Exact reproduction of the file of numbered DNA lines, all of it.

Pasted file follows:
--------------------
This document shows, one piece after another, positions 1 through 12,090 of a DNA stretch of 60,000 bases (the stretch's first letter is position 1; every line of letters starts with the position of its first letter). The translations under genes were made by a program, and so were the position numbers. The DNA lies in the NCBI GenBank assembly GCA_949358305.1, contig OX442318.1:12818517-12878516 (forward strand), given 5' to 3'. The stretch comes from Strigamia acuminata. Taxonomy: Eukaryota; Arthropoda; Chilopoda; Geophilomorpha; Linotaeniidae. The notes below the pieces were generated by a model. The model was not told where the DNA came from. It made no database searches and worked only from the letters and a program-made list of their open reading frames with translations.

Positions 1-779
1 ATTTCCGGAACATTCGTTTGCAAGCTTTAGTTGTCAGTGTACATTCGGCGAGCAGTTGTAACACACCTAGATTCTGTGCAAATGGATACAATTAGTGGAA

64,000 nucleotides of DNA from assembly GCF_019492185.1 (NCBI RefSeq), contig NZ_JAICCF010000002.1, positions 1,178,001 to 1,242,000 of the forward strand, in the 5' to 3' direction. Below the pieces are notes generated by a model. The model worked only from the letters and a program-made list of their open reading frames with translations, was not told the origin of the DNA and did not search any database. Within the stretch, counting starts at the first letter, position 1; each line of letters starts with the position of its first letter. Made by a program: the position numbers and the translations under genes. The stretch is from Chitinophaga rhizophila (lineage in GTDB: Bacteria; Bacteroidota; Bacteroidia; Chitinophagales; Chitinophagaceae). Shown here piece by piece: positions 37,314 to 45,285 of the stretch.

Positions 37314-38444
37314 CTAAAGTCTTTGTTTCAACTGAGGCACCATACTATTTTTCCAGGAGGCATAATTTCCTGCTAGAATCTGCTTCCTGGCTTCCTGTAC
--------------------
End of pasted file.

This document shows, one piece after another, positions 1 through 12,090 of a DNA stretch of 60,000 bases (the stretch's first letter is position 1; every line of letters starts with the position of its first letter). The translations under genes were made by a program, and so were the position numbers. The DNA lies in the NCBI GenBank assembly GCA_949358305.1, contig OX442318.1:12818517-12878516 (forward strand), given 5' to 3'. The stretch comes from Strigamia acuminata. Taxonomy: Eukaryota; Arthropoda; Chilopoda; Geophilomorpha; Linotaeniidae. The notes below the pieces were generated by a model. The model was not told where the DNA came from. It made no database searches and worked only from the letters and a program-made list of their open reading frames with translations.

Positions 1-779
1 ATTTCCGGAACATTCGTTTGCAAGCTTTAGTTGTCAGTGTACATTCGGCGAGCAGTTGTAACACACCTAGATTCTGTGCAAATGGATACAATTAGTGGAA

64,000 nucleotides of DNA from assembly GCF_019492185.1 (NCBI RefSeq), contig NZ_JAICCF010000002.1, positions 1,178,001 to 1,242,000 of the forward strand, in the 5' to 3' direction. Below the pieces are notes generated by a model. The model worked only from the letters and a program-made list of their open reading frames with translations, was not told the origin of the DNA and did not search any database. Within the stretch, counting starts at the first letter, position 1; each line of letters starts with the position of its first letter. Made by a program: the position numbers and the translations under genes. The stretch is from Chitinophaga rhizophila (lineage in GTDB: Bacteria; Bacteroidota; Bacteroidia; Chitinophagales; Chitinophagaceae). Shown here piece by piece: positions 37,314 to 45,285 of the stretch.

Positions 37314-38444
37314 CTAAAGTCTTTGTTTCAACTGAGGCACCATACTATTTTTCCAGGAGGCATAATTTCCTGCTAGAATCTGCTTCCTGGCTTCCTGTAC